As the US ramps its trade war with China, Google became one of several companies that said it would limit the software services it provides to Huawei. The aftershocks of that decision might not be felt right away, but they could be severe, said Daniel Gleeson, principal analyst, consumer technology, at Ovum.
Huawei shipped about 207 million smartphones outside of China last year, Gleeson said, and the lack of support from Google for its Android OS and apps means that Huawei "effectively ... cannot sell any new [Android OS-based] handsets outside of China."
That puts a $25 billion business at risk, Gleeson said.
As Google services have become more intertwined with the open source Android OS over the years, Gleeson comments that Android has become less and less open and, in the minds of many consumers, Google and Android are effectively the same thing. While Huawei could go to market outside of China with a Google-free Android phone, it doesn't seem like a likely hit with network operators or consumers.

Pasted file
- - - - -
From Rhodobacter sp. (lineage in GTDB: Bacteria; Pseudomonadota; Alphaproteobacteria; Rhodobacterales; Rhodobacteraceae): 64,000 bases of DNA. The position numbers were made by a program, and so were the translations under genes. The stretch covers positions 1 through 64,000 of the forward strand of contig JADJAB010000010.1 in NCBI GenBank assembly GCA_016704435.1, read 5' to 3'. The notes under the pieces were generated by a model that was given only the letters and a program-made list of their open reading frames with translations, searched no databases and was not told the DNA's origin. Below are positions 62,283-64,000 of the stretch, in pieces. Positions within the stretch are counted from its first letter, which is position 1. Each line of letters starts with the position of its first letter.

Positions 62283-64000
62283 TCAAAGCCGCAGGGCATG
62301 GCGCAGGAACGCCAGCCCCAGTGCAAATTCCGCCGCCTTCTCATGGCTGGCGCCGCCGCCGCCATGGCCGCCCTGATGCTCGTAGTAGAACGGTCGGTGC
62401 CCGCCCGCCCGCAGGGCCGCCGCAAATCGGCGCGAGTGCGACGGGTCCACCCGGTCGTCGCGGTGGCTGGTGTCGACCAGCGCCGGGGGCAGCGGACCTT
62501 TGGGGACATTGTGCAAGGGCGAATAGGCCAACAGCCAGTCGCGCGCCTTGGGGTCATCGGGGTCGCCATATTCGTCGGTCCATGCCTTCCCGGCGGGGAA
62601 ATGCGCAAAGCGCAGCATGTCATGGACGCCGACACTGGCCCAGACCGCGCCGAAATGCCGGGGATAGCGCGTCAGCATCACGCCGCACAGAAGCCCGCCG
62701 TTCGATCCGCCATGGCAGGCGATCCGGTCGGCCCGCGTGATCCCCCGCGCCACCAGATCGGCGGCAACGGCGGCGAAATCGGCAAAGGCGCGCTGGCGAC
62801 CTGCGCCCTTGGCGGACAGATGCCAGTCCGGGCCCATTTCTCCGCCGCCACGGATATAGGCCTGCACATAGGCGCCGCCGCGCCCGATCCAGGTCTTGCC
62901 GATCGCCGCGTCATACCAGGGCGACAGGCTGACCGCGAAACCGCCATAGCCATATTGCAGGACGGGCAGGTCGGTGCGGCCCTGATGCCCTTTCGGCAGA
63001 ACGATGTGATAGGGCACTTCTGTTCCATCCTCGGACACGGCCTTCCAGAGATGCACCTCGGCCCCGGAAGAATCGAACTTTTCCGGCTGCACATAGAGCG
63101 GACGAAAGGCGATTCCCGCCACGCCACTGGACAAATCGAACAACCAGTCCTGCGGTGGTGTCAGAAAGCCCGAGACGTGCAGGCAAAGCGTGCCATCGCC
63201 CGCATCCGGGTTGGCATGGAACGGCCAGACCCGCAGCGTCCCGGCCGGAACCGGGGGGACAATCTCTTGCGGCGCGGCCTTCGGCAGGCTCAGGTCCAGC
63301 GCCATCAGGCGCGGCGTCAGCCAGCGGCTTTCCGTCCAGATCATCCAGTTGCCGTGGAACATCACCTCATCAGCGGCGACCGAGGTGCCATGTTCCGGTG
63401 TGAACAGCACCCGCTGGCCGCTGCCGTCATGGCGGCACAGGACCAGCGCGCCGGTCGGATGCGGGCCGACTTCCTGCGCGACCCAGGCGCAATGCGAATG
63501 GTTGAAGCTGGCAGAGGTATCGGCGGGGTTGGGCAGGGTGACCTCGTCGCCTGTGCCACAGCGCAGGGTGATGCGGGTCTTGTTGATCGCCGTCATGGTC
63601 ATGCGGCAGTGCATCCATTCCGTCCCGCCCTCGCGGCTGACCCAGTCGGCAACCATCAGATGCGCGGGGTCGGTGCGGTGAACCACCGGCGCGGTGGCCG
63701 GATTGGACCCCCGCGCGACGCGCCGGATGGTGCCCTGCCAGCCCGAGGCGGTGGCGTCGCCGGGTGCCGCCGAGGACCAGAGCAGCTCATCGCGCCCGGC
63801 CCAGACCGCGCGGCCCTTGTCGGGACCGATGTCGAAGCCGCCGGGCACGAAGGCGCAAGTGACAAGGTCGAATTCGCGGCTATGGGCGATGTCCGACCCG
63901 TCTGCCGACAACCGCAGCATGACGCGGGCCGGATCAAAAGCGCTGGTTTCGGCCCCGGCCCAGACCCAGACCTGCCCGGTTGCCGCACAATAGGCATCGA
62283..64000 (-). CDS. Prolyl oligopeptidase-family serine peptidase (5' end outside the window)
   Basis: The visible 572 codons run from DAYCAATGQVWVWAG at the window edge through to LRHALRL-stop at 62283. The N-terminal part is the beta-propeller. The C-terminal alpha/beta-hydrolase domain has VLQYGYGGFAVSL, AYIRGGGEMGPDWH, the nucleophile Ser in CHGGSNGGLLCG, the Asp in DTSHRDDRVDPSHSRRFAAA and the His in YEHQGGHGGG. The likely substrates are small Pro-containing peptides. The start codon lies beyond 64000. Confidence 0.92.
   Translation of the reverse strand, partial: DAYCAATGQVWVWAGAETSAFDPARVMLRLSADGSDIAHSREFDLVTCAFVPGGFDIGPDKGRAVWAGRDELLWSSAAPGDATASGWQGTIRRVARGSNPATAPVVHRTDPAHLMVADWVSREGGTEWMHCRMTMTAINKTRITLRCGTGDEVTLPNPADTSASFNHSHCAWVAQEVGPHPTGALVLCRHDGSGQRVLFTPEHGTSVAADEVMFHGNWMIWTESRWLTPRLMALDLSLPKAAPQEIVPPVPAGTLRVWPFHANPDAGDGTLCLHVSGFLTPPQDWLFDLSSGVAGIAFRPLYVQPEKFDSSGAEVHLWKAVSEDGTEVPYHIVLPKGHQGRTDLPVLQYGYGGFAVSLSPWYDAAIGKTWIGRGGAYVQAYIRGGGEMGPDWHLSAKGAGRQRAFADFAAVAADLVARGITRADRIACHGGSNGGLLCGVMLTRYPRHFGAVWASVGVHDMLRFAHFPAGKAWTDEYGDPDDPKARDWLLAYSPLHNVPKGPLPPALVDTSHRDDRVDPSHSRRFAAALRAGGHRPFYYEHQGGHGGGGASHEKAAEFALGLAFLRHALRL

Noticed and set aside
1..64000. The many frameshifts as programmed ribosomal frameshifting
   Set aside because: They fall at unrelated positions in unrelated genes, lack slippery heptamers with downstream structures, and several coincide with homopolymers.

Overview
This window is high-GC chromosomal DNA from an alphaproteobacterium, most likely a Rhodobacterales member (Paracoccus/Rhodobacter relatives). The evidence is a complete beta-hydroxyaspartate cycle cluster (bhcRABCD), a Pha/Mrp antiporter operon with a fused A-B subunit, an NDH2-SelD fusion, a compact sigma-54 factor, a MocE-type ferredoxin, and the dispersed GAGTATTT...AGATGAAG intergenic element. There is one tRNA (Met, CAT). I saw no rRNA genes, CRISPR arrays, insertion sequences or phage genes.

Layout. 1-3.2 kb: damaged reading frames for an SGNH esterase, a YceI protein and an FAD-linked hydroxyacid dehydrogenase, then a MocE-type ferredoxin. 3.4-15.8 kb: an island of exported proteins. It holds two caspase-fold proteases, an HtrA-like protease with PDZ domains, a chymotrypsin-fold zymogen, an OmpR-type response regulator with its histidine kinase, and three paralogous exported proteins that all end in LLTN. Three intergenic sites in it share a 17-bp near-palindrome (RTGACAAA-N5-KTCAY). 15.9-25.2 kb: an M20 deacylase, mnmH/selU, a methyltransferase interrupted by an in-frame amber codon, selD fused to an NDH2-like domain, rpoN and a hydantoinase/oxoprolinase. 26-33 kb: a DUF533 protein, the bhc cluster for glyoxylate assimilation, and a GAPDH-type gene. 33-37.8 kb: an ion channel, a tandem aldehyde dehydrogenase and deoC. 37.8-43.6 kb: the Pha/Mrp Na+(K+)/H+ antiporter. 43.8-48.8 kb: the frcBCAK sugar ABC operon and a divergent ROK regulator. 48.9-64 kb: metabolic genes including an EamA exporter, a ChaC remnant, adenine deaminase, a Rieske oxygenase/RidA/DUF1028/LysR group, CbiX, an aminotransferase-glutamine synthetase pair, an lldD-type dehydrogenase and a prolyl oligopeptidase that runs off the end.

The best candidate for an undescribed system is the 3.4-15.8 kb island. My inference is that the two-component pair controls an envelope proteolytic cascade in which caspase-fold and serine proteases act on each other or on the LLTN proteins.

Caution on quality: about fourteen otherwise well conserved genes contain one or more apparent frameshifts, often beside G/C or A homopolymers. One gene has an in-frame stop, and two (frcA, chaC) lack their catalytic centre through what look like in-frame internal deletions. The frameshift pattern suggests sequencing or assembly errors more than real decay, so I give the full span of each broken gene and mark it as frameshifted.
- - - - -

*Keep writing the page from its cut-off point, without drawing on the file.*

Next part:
In this podcast, recorded May 21, find out what other Chinese vendors might emerge and profit from Huawei's troubles. Also, Gleeson talks about the concerns that network operators in Europe and elsewhere have when they can't find enough handset makers to be solid 5G launch partners. How many global companies can roll out new 5G handsets inexpensively enough to tempt consumers in saturated markets?
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